The lung cancer module of the MDASI was developed from the MDASI, which consists of cough, constipation, and sore throat (22). Researchers revised this module to measure the symptom burden of Chinese patients with lung cancer (23). The revised version of the lung cancer module consists of cough, expectoration, hemoptysis, chest tightness, constipation, and weight loss. It has an acceptable internal consistency reliability (0.773) and content validity (0.944) (23).
Data were analyzed using Mplus 7.4 and SPSS version 21.0. The LPA and LTA were conducted to identify subgroups of patients with lung cancer and explore transitions in subgroup membership over time, using the symptom severity data. To have a sufficient number of patients with each symptom in LPA and LTA, symptoms that occurred in less than 40% of patients at three time points were excluded from the analysis, and were not used in these studies (17, 24).
First, separate LPAs were performed to identify latent profiles of patients with distinct symptom patterns at three time points. The number of latent profiles for each LPA was determined by model comparison. Several statistical fit indices, including the Akaike Information Criteria (AIC), Bayesian Information Criteria (BIC) values, and the sample-size-adjusted BIC (Adj.BIC), were applied to compare the models, with smaller BIC, AIC, and Adj.BIC indicating a better-fitting model (25). Lo–Mendell–Rubin (LMR) adjusted likelihood ratio and the bootstrapped likelihood ratio test (BLRT) were used to compare the fit of the k and the k − 1 profile model. The significant p value (p < 0.05) in these tests would indicate that the k profile model fits data better than the k − 1 profile model (11). The entropy value indicates the profile classification accuracy, and the higher the entropy the better the model is.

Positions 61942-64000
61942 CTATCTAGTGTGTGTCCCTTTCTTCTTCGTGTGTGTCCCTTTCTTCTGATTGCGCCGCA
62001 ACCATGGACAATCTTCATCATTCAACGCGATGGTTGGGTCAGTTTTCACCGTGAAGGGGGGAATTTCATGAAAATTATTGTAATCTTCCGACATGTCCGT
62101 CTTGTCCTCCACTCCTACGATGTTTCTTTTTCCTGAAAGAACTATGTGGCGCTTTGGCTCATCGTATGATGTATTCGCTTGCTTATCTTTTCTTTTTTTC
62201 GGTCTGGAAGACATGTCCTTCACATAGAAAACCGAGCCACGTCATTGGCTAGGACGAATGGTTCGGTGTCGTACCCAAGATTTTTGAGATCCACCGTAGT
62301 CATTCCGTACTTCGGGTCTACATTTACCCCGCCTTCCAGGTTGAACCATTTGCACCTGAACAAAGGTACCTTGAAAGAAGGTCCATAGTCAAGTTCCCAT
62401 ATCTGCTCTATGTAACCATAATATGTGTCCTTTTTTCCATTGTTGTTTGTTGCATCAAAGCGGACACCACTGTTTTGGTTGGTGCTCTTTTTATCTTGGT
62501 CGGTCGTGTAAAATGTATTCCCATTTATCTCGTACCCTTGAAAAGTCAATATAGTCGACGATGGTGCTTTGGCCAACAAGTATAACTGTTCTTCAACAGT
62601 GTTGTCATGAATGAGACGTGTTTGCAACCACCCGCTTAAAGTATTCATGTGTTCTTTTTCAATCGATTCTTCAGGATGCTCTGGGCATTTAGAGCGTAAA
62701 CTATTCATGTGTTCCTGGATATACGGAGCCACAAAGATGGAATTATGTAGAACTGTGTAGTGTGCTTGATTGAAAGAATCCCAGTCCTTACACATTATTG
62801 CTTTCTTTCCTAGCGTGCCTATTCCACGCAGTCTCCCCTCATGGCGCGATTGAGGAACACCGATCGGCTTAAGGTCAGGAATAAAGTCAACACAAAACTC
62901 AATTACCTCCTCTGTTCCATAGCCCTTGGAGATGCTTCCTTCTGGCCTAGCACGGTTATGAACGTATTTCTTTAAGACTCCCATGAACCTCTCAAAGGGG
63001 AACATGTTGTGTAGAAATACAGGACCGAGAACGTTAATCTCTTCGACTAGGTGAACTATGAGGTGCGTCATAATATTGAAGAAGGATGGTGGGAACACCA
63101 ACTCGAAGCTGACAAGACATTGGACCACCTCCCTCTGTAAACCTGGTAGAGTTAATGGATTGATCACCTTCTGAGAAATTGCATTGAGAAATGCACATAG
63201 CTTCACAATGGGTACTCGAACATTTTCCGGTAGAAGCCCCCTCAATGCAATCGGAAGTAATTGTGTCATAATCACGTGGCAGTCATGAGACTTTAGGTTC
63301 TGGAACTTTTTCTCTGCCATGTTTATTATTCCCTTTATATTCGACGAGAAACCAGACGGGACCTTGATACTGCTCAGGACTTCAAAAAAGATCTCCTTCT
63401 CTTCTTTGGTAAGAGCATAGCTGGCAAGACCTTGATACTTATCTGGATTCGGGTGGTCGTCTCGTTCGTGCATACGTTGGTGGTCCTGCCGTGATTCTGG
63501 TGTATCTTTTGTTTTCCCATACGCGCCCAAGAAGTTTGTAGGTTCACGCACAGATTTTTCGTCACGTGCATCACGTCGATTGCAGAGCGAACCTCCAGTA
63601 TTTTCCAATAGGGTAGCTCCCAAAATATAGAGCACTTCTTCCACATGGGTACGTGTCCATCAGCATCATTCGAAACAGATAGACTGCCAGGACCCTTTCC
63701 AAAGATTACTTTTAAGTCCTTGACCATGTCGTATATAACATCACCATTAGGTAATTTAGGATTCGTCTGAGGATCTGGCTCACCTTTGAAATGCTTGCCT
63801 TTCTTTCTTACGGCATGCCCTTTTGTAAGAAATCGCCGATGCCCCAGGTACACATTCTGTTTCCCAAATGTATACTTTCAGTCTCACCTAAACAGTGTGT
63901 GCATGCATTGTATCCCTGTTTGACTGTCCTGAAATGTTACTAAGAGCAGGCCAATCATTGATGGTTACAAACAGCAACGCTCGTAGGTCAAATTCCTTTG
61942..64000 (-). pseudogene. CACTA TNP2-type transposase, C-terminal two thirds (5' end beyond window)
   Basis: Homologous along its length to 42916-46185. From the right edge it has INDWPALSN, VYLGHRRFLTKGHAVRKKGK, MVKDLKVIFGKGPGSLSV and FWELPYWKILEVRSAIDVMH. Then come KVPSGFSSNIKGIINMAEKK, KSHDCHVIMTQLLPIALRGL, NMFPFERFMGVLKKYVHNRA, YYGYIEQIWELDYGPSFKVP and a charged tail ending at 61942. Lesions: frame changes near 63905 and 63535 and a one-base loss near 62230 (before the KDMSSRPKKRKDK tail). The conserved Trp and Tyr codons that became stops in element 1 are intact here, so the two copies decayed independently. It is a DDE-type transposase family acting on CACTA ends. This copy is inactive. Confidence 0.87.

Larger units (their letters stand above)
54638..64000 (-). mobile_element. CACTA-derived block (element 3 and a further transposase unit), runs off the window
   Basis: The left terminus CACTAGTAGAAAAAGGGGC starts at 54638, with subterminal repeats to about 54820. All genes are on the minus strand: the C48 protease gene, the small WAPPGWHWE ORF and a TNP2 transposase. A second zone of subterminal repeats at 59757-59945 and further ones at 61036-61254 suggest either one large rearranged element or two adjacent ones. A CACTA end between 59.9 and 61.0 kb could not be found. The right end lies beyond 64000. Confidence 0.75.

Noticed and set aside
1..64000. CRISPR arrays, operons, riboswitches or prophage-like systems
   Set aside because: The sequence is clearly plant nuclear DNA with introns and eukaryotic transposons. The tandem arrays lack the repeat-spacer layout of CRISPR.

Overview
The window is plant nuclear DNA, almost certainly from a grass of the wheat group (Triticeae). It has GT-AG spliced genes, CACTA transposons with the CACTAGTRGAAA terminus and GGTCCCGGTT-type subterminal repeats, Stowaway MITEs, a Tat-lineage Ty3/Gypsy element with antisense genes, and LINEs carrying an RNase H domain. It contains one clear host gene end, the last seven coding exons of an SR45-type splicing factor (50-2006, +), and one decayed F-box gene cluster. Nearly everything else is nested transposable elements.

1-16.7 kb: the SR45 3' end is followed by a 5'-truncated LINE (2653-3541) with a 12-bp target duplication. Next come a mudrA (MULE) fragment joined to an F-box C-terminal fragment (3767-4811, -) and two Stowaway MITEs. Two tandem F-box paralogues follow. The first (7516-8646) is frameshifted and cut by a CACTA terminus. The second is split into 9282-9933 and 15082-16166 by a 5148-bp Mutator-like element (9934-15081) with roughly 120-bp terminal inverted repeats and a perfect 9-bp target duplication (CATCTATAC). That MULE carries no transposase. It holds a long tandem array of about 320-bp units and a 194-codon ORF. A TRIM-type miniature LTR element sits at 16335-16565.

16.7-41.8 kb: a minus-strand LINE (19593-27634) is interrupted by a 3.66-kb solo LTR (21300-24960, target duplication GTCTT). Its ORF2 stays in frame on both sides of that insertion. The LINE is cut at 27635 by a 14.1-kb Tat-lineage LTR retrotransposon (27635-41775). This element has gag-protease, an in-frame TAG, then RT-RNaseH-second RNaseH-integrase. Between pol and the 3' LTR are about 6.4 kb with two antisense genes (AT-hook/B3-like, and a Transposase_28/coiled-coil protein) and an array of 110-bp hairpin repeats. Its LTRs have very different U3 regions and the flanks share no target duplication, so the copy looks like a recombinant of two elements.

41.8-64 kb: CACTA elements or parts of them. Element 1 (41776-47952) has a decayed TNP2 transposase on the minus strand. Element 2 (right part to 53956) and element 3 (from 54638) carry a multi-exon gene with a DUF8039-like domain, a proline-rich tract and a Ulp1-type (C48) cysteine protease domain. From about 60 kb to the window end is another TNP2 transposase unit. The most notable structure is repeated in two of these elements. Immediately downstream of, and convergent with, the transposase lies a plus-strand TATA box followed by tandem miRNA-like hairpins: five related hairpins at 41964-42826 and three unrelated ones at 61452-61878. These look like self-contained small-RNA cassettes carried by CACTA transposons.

After identifying the optimal latent profile model at each time point, we extended the LPA models to LTA to examine the transitions in membership between latent profiles over time. The log-likelihood was used for model comparison and confirmation. To ensure that the maximum likelihood solution can be identified for LTA models, 100 sets of random starting values were used to examine the percentage of potential solutions that converged to the maximum likelihood solution. A higher percentage represents the model was sufficiently well identified (26). In LTA, the possible transitions of latent profiles from T1 → T2 → T3 were estimated. The latent profile membership and transitions were saved as “observed” categorical variables for further analysis. Descriptive statistics in each profile, such as patients’ demographics, medical characteristics, and symptom severity, were analyzed and compared using SPSS version 21.0. Logistic regression was used to examine if participant characteristics predict the latent profile transitions.